The diabetes drug metformin — derived from a lilac plant that’s been used medicinally for more than a thousand years — has been prescribed to hundreds of millions of people worldwide as the frontline treatment for type 2 diabetes.
Yet scientists don’t fully understand how the drug is so effective at controlling blood glucose.
In a new study from the Salk Institute, researchers found the importance of specific enzymes in the body for metformin’s function.
In addition, they showed that the same proteins, regulated by metformin, controlled aspects of inflammation in the liver, something the drug has not typically been prescribed for.
Researchers have known for 20 years that metformin activates a metabolic master switch, a protein called AMPK, which conserves a cell’s energy under low nutrient conditions, and which is activated naturally in the body following exercise.
These findings helped explain the ability of metformin to inhibit the growth of tumors.
In the study, the team found that in the liver, when AMPK couldn’t communicate with Raptor or TSC2, metformin’s effect on hundreds of genes was blocked.
Some of these genes were related to lipid (fat) metabolism, helping explain some of metformin’s beneficial effects. But surprisingly, many others were linked to inflammation.
Metformin, the genetic data showed, normally turned on anti-inflammatory pathways and these effects required AMPK, TSC2 and Raptor.
People suffering from obesity and diabetes often exhibit chronic inflammation, which further leads to additional weight gain and other maladies including heart disease and stroke.
Therefore, identifying an important role for metformin in the control of both blood glucose and inflammation reveals how metformin can treat metabolic diseases by multiple means.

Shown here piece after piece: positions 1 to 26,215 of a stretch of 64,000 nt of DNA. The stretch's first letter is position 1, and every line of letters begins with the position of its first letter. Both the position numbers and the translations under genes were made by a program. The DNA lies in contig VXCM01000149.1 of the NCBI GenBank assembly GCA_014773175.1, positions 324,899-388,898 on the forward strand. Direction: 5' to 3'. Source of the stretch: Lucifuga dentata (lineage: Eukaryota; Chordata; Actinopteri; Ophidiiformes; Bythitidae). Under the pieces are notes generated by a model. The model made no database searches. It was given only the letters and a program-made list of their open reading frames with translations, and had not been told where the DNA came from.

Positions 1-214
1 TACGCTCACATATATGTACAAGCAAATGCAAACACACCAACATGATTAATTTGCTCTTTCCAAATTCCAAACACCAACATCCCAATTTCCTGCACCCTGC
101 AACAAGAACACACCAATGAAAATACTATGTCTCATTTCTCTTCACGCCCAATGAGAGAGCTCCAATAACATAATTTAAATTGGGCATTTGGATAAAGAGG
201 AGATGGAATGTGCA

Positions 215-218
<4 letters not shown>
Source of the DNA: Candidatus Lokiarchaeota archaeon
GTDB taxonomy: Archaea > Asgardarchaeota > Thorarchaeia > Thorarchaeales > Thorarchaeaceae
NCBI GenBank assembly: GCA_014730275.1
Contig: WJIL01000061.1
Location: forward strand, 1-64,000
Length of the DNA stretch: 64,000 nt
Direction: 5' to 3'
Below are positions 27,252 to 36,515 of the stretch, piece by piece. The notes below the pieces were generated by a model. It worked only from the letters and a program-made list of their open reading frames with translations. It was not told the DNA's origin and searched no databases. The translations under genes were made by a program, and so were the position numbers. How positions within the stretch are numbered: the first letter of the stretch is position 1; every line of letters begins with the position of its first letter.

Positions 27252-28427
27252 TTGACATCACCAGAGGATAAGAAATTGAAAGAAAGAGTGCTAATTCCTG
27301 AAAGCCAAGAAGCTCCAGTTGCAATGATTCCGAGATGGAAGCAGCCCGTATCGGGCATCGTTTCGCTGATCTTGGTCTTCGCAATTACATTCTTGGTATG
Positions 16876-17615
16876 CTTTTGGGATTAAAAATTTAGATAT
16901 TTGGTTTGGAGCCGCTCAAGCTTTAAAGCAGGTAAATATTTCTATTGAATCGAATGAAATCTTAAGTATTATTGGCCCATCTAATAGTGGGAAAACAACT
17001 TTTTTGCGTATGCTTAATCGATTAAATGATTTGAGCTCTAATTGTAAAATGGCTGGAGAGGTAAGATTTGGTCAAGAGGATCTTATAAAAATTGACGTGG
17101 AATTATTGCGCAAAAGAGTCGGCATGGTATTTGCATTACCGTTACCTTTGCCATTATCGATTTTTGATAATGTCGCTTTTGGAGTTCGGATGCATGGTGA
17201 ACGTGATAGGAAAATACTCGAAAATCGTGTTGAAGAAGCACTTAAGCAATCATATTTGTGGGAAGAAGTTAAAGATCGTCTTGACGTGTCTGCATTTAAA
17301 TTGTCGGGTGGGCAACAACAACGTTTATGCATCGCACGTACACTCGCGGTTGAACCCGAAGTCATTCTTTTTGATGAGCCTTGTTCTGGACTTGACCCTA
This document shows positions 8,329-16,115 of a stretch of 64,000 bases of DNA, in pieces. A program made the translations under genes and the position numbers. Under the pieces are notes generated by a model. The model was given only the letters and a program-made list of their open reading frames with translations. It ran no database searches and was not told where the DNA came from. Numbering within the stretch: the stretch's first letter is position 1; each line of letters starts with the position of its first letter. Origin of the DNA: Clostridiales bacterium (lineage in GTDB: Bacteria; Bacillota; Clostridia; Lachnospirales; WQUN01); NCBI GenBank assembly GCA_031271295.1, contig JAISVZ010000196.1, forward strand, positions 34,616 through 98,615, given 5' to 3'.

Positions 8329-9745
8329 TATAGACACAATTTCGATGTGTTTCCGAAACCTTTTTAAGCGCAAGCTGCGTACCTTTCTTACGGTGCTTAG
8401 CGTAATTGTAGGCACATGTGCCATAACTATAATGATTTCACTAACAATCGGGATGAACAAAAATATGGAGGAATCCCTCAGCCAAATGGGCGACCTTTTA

Metformin and exercise elicit similar beneficial outcomes, and research has previously shown that AMPK helps mediate some of the positive effects of exercise on the body.
The team says if turning on AMPK is responsible for some of the systemic benefits of exercise, that means scientists might be able to better mimic this with new therapeutics designed to mimic some of those effects.
In the meantime, the findings suggest that researchers should study the potential use of metformin in inflammatory diseases, particularly those involving liver inflammation.
If you care about liver health, please read studies about how to have better liver health and findings of common dietary supplements could harm your liver health.
For more information about liver disease prevention and treatment, please see recent studies about why men are easier to develop liver cancer and results showing that aspirin may help cut risk of liver cancer.
The study is published in Genes & Development. One author of the study is Reuben Shaw.
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